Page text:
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High-Precision PC-Based Solar Tracking

High-Precision PC-Based Solar Tracking

Embedded PCs, solar tracking algorithms and advanced EtherCAT network architectures are offering new control solutions for concentrated solar (CSV) tracking systems. Large solar installations that include 3,500 troughs and 30,000 dishes, for example, are making use of conventional control approaches much more difficult.

"The solar industry is still an emerging technology area especially with new systems that are the size of nuclear power plants. But with the size and complexity of these new systems, it's not just a matter of using old technology," says Ed Schultz, renewable energy business development manager for Beckhoff Automation. "Companies are primarily migrating their controls from what they knew in the past, but concentrated solar applications in particular pose a different set of challenges."

High-Precision PC-Based Solar Tracking
With a solar field that includes 3,500 troughs covering 200 acres, or 30,000 dishes in one field, the problem is how to effectively communicate with all of the devices. Typically, companies have been using PLCs for control, but now the question is how to communicate with 30,000 PLCs that all need to be in phase and synchronized, which worked for photovoltaic (PV) sites but not for more sophisticated concentrated solar applications.

"Communication with the solar fields is where EtherCAT technology provides an ability to talk to more than 65,000 different devices," says Schultz. "Using an embedded PC allows the integration of various wireless solutions and provides an array of options such as connectivity to weather stations based on groupings to sense the wind and other environmental conditions."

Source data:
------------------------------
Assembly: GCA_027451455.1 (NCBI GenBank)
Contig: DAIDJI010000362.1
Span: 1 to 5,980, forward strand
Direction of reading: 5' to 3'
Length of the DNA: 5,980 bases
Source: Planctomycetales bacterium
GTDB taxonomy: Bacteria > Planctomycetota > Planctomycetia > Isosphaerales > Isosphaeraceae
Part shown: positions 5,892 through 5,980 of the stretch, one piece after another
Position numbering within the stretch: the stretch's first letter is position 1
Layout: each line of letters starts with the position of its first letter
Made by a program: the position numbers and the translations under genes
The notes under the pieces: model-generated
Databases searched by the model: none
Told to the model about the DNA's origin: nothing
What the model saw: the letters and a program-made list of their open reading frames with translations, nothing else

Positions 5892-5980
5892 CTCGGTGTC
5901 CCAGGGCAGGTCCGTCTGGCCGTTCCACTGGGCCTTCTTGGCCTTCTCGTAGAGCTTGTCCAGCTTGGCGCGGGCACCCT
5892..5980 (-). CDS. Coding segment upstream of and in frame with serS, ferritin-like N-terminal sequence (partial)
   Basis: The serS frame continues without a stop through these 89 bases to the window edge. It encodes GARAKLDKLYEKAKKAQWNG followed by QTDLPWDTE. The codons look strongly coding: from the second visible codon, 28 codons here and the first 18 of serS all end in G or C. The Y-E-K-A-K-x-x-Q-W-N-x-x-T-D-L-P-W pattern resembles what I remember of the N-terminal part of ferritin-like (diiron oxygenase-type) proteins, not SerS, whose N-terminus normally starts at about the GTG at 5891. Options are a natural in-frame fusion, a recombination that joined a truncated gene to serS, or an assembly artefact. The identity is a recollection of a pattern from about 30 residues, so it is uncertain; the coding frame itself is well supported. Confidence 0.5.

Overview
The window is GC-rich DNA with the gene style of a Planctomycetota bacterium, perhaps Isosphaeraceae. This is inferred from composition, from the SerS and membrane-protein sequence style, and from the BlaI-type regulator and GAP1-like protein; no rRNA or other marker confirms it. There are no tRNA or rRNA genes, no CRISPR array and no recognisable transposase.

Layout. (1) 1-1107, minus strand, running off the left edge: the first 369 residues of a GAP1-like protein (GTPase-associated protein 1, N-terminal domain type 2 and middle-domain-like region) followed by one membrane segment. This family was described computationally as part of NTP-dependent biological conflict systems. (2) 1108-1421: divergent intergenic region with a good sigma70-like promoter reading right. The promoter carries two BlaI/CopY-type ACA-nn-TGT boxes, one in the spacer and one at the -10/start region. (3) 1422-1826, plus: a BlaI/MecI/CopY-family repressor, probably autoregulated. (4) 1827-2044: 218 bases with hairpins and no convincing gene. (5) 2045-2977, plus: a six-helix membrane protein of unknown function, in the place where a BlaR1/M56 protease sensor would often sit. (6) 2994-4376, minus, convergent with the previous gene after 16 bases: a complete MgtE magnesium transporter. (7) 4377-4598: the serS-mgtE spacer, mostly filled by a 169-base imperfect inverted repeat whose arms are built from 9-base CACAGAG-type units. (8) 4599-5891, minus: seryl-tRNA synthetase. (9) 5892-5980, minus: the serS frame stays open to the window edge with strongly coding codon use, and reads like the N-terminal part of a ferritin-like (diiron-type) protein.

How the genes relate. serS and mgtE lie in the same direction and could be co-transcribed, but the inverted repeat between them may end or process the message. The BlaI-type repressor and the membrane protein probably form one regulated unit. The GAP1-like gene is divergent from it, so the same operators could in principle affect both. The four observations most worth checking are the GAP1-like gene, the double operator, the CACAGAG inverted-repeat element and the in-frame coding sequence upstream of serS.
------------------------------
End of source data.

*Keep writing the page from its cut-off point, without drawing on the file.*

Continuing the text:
With large systems that communicate with a large number of PLCs, there is a need for some type of Ethernet communication tool. As is the case with most Ethernet approaches, each device requires an IP address and needs to be wired into a switch. That, in turn, creates a large need for processing power to communicate with the large number of devices.

"With EtherCAT technology, however, we don't need Ethernet IP addresses, switches, routers or hubs which lends itself extremely well to the solar industry," says Schultz.

Diagnostics is also a major problem for these large installations. EtherCAT allows the user to remotely pinpoint details on specific faults, and resolve issues remotely if possible. EtherCAT master technology and support for "hot connecting" simplifies the replacement of devices in the field and makes it possible to cut a line and keep the system running because of redundancy in the media. A user can specify one master and 300 slave devices, or use dual-master redundancy which requires an additional PLC so that if one embedded controller stops, the second controller maintains control.
Beckhoff has also released a TwinCAT solar position algorithm library for use in these systems. This function block facilitates the exact calculation of sun angles anywhere in the world at any time, without the use of sensors. This solution is targeting parabolic mirror and photovoltaic systems, as well as other solar power plant designs that automatically track the sun's position for optimum utilization of the sun's rays.

The control algorithm calculates the zenith and azimuth angles of the sun with a precision of A plus or minus 0.001 degree, and can also be used for other applications such as in building automation or with wind turbines for shadow flicker calculations.

For solar tracking applications, EtherCAT networking provides low microsecond level communication speeds, full connectivity to higher level systems and to IEEE 802.3 Ethernet-based infrastructure. It facilitates web-based remote maintenance capabilities, and is compatible with copper and/or fiber optic cabling at distances up to 20 km (12.4 mi) for single mode fiber optics or 2 km (1.2 mi) for multimode fiber optics. It permits flexible wiring and via line, tree, star and/or mixed topologies.
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